Business rates reform will help kickstart growth
Author: Alex Thomson, Localis (Conservative Home) |
Back in March, I wrote on ConHome about Localis’s then forthcoming report on the local retention of business rates. The report – ‘The Rate Escape’ – produced in partnership with Ernst and Young and available to download here, made a strong case that the current local government finance system is opaque, highly centralised and riven with perverse incentives.
It went on to argue that giving councils more control of their locally collected business rates would empower them to help support local businesses, and play a key role in kickstarting national economic growth. For instance, a Localis survey, carried out as part of the report and completed by over 200 English council leaders and chief executives found that financial incentives, including the local retention of business rate growth, would drive a wave of innovation in councils across the country, particularly in the north and midlands, where 4 in 5 councils believe that more incentives would make them more innovative.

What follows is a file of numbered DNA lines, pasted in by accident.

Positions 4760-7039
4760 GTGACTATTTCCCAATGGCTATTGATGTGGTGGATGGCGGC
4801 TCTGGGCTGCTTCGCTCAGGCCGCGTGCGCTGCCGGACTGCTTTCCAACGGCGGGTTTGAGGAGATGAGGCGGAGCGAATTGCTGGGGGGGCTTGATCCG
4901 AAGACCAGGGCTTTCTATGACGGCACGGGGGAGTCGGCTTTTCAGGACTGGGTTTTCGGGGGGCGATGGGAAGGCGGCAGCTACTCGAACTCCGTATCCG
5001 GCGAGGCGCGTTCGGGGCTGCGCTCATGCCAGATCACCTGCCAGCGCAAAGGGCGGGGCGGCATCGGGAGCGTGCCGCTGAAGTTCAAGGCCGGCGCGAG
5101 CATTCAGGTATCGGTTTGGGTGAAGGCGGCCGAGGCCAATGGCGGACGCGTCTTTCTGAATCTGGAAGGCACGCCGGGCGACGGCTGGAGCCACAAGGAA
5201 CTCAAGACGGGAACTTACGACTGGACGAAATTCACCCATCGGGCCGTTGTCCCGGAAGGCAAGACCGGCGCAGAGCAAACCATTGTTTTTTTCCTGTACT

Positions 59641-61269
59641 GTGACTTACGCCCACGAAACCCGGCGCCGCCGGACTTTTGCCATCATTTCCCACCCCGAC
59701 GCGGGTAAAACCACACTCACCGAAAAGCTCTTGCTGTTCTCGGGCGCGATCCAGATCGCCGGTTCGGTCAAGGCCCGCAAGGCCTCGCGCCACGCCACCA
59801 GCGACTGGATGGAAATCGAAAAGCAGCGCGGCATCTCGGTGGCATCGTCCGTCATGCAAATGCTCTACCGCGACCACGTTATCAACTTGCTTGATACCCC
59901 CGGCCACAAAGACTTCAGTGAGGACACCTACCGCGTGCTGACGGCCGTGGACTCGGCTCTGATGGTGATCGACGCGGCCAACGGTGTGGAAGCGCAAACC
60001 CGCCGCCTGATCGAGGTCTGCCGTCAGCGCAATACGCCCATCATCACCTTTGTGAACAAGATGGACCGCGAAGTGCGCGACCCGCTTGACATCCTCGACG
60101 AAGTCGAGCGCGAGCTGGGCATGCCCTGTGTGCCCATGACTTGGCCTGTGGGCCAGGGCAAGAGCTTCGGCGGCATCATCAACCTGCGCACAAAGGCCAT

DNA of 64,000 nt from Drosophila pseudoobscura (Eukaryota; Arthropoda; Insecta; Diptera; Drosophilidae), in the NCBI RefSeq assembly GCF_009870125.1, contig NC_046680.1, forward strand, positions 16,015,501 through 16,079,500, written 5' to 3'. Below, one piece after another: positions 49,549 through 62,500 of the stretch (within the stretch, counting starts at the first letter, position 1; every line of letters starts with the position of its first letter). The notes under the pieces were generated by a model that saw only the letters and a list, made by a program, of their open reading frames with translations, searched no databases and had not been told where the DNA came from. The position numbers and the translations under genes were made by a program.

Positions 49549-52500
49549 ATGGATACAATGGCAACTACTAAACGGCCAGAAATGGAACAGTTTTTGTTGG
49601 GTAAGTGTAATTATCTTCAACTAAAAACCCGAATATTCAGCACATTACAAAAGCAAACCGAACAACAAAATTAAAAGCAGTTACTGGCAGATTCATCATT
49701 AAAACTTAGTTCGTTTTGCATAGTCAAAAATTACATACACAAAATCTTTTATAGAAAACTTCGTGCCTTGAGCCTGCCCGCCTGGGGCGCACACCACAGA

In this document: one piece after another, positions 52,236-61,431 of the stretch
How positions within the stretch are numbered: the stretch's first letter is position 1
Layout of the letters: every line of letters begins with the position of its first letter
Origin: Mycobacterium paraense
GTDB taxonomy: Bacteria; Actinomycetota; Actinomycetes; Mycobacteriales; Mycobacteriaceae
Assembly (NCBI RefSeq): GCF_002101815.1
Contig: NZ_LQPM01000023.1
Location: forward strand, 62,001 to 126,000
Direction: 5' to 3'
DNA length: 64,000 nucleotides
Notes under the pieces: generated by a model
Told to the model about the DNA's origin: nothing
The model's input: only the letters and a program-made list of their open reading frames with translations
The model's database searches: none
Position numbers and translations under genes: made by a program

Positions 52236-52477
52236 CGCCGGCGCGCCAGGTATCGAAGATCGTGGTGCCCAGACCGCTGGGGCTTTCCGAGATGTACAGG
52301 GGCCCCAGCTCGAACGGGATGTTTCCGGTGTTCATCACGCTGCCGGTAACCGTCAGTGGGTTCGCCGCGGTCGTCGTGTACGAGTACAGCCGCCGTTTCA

So it is excellent news that the Government is indeed moving forward with plans for the local retention of business rates, which will give councils a real incentive to grow their local business rates base. And I’m even more delighted that the Government’s proposals adhere so closely to those we outlined in ‘The Rate Escape’.
As with the model described in our report, the Government’s plans:
will ensure that all councils, regardless of whether they are net contributors to, or net beneficiaries from, the current system, have the potential to benefit from local business rate growth
include measures to minimise the impact of extreme economic shocks
will give businesses confidence by leaving the existing revaluation and rate-setting architecture untouched
allow for voluntary pooling of business rates between local authorities, for instance in a Local Enterprise Partnership (LEP).
Despite the less than overwhelming response to the Government’s announcement, the fact remains that this is a big step in the right direction. The existing local government finance system is long overdue for reform. Councils have been powerful drivers of economic growth in decades past; it is high time they were allowed to play their part again.